~ARC provided by Netgalley in exchange for an honest review~
you can find the book at:
I had to think about this one and then decide how I was going to write it, but overall – it didn’t live up to it’s potential – mostly because the first 30% was literally a rushed version of the first 30 minutes of the original movie before the original material finally kicked in. The characters – old and new- were underdeveloped and the conflict didn’t emphasise what the actual stakes in the actual story were. It had some good moments but, overall, not so good.
This action-packed book had a sufficiently built world, easily visualised, but what was lacking was characterisation. It was fast-paced yet, but I wanted it to be slower. There were also more than a handful of new roles in this story: friends and enemies but they were as flat as a board, leaving me feeling no sympathy to them in their crisis.
I’m a picky person, and when I root for a character, I root for them hard. But in this book, I didn’t really root for anyone apart from Morgiana—a kick-ass, witty female friend of Aladdin. She was my favourite character.
Aladdin is supposed to be the charming, “diamond in the rough” street rat – who excels at thieving. Seriously—every time he tries to steal something he gets caught. I suppose it could be for narrative tension/suspense, but it felt sloppy.
Jasmine is even worse. She starts off as a self-absorbed princess and doesn’t really lose that. Yes—she’s savvy; she’s a quick learner; she’s reflective—and she has moments where I can see what the author was trying to do – make her into a Katniss-type revolutionary leader. But it didn’t work right.
The relationship between Jasmine and Aladdin irked me so much. Yes, it happens in the film but in this book, you could replace their name with anyone other YA couple and it works. The whole romance felt very modern, very contemporary as if they were just two American teens with crushes on each other. It didn’t even sound anywhere near accurate. Even if they’re both orphans, and impoverished street rats, I would still imagine that there are cultural customs and traditions in place – behaviour that’s inappropriate between two young, unmarried people.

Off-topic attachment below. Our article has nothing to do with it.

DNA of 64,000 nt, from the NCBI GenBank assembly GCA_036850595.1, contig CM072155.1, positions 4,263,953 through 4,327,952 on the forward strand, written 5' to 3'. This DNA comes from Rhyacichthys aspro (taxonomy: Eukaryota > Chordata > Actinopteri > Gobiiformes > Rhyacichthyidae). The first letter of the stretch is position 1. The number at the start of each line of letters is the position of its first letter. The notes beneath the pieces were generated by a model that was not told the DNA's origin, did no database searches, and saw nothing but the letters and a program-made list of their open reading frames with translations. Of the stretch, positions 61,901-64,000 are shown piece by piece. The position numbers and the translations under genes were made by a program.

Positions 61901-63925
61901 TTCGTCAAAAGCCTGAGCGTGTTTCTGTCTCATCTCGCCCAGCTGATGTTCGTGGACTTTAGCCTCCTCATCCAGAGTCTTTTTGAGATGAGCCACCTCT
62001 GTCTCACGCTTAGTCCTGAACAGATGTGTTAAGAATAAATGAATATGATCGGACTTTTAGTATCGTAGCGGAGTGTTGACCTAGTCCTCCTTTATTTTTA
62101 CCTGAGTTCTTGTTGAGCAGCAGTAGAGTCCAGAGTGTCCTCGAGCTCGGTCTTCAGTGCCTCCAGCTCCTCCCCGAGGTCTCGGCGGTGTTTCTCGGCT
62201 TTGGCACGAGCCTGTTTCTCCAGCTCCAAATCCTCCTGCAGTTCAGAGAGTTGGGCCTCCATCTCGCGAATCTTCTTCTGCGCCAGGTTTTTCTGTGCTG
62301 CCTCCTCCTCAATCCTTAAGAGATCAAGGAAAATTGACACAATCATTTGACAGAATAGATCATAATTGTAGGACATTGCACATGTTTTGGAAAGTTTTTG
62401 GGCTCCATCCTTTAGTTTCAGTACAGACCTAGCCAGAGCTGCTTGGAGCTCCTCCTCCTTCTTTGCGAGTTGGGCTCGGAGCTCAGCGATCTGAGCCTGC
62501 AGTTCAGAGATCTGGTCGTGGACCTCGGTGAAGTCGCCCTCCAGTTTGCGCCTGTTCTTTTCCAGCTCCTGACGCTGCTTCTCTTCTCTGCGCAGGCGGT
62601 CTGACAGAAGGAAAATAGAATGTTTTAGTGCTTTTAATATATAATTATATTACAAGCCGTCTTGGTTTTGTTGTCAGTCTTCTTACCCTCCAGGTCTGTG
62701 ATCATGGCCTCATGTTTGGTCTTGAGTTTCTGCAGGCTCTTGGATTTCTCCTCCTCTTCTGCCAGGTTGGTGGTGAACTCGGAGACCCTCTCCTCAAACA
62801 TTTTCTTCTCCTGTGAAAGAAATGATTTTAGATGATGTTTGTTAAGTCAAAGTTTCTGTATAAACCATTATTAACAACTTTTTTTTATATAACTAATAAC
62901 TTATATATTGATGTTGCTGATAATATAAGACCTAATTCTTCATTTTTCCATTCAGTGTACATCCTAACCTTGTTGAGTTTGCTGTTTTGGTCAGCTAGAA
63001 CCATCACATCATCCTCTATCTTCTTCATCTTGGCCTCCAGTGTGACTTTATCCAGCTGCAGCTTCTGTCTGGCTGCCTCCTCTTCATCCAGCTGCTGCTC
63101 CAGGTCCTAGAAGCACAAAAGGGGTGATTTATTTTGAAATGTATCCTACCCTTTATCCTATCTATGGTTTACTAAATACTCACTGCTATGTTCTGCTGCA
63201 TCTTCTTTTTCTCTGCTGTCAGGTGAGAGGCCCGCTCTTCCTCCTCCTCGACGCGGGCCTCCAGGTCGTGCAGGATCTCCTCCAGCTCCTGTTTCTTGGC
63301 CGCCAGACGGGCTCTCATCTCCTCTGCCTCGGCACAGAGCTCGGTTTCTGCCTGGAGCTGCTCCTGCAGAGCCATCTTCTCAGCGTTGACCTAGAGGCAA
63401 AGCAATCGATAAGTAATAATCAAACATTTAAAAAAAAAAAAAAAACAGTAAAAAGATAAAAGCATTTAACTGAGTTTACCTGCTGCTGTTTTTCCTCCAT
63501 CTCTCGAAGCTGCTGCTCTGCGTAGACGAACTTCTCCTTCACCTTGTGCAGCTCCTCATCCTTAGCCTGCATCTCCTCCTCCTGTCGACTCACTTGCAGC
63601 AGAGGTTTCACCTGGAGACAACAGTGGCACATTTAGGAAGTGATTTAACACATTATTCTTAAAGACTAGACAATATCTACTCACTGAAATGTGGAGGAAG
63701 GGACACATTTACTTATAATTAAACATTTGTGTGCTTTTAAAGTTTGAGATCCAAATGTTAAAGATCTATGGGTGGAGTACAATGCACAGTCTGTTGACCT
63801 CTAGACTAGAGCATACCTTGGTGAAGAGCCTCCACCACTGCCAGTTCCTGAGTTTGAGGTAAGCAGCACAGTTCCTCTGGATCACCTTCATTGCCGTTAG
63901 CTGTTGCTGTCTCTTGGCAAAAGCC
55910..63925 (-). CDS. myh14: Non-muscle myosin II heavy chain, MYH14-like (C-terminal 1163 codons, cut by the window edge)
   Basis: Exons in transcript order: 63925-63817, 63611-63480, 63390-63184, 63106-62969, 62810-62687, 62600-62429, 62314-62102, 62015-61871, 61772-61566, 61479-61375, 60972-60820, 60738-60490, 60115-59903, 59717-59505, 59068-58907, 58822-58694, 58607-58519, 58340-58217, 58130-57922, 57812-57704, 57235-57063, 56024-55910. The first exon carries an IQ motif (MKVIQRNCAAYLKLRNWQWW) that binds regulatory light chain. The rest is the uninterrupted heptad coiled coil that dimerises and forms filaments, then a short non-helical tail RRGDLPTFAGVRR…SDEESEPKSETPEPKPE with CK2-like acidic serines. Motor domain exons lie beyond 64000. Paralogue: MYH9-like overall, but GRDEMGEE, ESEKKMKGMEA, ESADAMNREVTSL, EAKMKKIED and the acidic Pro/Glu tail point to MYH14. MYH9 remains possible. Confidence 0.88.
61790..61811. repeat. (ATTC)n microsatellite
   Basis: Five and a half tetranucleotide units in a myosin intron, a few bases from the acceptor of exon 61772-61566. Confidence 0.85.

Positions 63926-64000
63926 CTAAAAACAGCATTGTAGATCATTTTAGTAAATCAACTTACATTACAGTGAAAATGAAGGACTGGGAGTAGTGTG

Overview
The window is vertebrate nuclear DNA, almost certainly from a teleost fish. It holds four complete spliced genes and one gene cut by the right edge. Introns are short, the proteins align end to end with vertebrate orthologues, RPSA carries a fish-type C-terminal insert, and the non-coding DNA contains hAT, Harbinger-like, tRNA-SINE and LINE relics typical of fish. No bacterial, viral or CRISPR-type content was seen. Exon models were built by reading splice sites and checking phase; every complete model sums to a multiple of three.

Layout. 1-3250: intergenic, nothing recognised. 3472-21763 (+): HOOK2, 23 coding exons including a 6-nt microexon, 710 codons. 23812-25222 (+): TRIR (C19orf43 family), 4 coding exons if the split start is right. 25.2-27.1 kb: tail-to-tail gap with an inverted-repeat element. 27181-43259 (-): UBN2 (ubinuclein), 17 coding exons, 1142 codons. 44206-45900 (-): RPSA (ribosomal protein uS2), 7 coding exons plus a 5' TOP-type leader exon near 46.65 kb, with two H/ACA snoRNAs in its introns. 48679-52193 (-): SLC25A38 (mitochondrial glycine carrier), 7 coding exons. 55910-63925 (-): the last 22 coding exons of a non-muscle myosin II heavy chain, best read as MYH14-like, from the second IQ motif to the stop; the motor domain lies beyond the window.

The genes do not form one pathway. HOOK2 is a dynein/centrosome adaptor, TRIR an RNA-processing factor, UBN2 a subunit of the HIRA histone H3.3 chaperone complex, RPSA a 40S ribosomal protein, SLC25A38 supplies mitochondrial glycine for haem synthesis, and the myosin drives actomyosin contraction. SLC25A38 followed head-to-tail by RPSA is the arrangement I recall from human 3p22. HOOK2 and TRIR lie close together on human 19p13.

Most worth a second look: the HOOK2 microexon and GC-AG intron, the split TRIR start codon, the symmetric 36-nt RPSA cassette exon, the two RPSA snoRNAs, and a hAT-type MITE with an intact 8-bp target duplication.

As like the film, Jafar is our insane evil villain and even more so in the adaptation and that REALLY irritated me. He doesn’t seem to have a backstory – there’s no reason why he is the way he is, and ultimately this drives him mad. I get that he’s supposed to be the villain, but again, this just seems to be “the easy way out.” It’s all good to have a good power-hungry dictator as your villain – but when there’s no reason, it just seems simplistic and sloppy.
Genie is much darker genie than his animated counterpart, nce Braswell has given him a back-story that I’m pretty sure is literally just doctor who. (No, really. He went off one day to try and make things better and came back to find his whole race gone, and now he’s the last of his kind.) Much of the charm of Robin William’s humor is lost.
The ending was typical. There’s a plan – a weak one – and our main characters band together to save the day. Of course. Despite the tension the author attempts to depict, there’s never really any doubt that Jafar’s going to lose and they win. Her best attempt at dramatic tension results in Jasmine being tempted by the dark magic – but luckily she has Aladdin there to draw her back to the light. It all resolves relatively quickly.
What really disappointed me was that this was such a fantastic opportunity to represent the cultural diversity that is so lacking in children’s and YA novels – to tell a Middle Eastern/Arabic tale with accurate cultural customs and beliefs – to show readers something probably unfamiliar to them in an appealing way. Since it’s based on Aladdin, it is already going to attract readers, it was a perfect opportunity to do so.
Overall, a Western tale, just set in the Middle East for “exotic flavouring.”